5 – Choose Words Wisely, Take Smart Actions

By their nature, Upstanders are not divisive. An Upstander speaks to bring people together and move toward positive action. Words uplift.

With an intelligent boost, better actions formulate. Upstanders speak to be understood and then craft next steps to facilitate movement in the right direction. What Upstanders know is the rhythm between the right words and the right actions. Being thoughtful helps as does instilling aspirations.

Simply stated, Upstanders are emotionally intelligent and embrace these concepts in the right way and for the right reasons. They are mindful of others while crafting how to engage to make smart progress.

6 – Be Persistent and Consistent

Upstanders have a steeliness to their efforts. Showing up consistently to do the work is part of their DNA. With challenges, Upstanders know how to renew and keep fresh in their initiatives. Upstanders are dogged in their work, and they need to be. Positive change is no cake walk. Positive change faces stiff headwinds.

Upstanders navigate with a stiff backbone, an open mind, and an intense focus.

7 – Be Open to Change, Collaborate, and Solve

Upstanders are not stuck in their ways. Upstanders maintain a growth mindset through it all. Change is continuous, and Upstanders adapt. In doing so, they collaborate with the right people with a constant focus on how to gain momentum and work toward a mutually-beneficial solution.

Upstanders have an open mind and heart. More than the openness, Upstanders have a strong connection between their heart and mind. While emotions activate themselves and others, analytical thinking keeps workable steps within sight and moving toward a good outcome.

Upstanders Are Active Leaders

With the current political and business environment, many are stepping up for what is right, and many are taking the next step of doing more of the necessary work. A recent article stated that 13,000 women are planning to run for office. More than marching, deeper involvement is happening. Being an Upstander is a leadership model many are beginning to embrace.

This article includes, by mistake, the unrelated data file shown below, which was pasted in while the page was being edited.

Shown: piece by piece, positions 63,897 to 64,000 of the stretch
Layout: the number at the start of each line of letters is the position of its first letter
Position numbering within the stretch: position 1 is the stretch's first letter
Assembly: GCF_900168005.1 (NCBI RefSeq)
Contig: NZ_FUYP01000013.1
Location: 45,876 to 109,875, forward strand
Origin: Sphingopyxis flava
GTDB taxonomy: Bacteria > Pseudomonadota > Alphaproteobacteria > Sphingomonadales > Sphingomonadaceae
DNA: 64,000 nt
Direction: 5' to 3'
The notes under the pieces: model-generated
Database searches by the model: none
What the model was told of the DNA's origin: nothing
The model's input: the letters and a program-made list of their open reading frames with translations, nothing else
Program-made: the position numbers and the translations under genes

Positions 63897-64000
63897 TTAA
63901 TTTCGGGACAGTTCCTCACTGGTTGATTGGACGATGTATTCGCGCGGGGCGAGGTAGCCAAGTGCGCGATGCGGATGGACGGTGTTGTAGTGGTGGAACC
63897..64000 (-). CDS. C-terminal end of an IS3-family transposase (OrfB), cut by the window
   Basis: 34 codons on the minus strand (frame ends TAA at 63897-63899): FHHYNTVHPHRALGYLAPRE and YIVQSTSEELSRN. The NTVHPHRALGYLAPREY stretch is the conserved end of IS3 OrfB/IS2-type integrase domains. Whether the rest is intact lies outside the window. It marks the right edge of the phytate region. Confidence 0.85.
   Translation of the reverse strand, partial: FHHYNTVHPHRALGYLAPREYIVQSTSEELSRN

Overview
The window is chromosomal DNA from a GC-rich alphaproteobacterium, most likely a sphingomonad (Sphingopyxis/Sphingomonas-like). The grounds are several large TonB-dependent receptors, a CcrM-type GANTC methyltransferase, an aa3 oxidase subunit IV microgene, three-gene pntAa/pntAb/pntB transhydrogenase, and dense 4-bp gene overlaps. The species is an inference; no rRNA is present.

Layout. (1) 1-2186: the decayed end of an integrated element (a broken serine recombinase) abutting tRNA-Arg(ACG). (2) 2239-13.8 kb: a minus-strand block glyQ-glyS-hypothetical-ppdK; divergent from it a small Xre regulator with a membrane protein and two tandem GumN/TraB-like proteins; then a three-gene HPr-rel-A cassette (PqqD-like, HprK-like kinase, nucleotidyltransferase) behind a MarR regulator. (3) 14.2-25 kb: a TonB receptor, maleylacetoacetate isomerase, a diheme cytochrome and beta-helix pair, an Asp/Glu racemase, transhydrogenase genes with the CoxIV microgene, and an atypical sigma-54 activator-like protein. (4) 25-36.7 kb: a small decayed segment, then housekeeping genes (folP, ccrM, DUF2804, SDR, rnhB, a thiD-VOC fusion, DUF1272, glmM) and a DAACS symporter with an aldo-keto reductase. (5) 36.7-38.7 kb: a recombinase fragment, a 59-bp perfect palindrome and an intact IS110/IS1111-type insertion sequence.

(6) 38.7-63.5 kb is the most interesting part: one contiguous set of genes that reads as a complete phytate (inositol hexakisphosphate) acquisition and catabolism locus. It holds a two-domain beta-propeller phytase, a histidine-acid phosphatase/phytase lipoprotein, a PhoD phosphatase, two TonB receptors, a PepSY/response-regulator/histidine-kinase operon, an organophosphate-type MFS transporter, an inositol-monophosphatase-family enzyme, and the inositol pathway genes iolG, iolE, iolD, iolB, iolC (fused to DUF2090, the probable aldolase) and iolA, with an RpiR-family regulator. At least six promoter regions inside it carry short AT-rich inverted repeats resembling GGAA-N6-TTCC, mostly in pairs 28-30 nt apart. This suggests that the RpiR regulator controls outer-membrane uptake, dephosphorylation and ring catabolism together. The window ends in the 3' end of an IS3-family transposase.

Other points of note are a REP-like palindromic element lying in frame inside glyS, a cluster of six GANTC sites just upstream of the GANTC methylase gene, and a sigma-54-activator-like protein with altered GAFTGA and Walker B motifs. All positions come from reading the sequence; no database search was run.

We need to encourage more Upstanders while encouraging bystanders to shift their stance. Through the work of an Upstander, diligence is key. Duty is taken seriously. Doing what is right takes deeper engagement and commitment. A leadership shift is underway.

Be an Upstander in your business and community. Keep the principles of an Upstander and build upon. Let’s lead more positive change with a positive attitude and positive beliefs.

What added principles are important for an Upstander? Join in the movement!

 

Jon Mertz
Jon Mertz is one of the Top 100 Thought Leaders in Trustworthy Business and highlighted as one of the Leaders to Watch in 2015 by the American Management Association. He also is the author of Activate Leadership: Aspen Truths to Empower Millennial Leaders. Jon serves as vice president of marketing at Corepoint Health. Outside of his professional life, Jon brings together a community to inspire Millennial leaders and close the gap between two generations of leaders.
Jon Mertz
Jon Mertz

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Join the discussion 2 Comments

  • Alli Polin says:

    When I think about an Upstander, I believe that they enroll people in the change and in their activism. People want to join them and be a part of the shift and not only talking about the problem. I think that there are a lot of people out there who don’t think of themselves as bystanders but their behavior isn’t grounded in action. I hope that they’ll read your post and make the transition to ultimately create the impact that they care about so deeply.

    Alli

    • Jon Mertz says:

      Agree, Alli. Moving words to action is the next step in the activism we see today. I am encouraged by the fact many are taking that next step. Just think how different our organizations and communities will be with more and more Upstanders! Thank you. Jon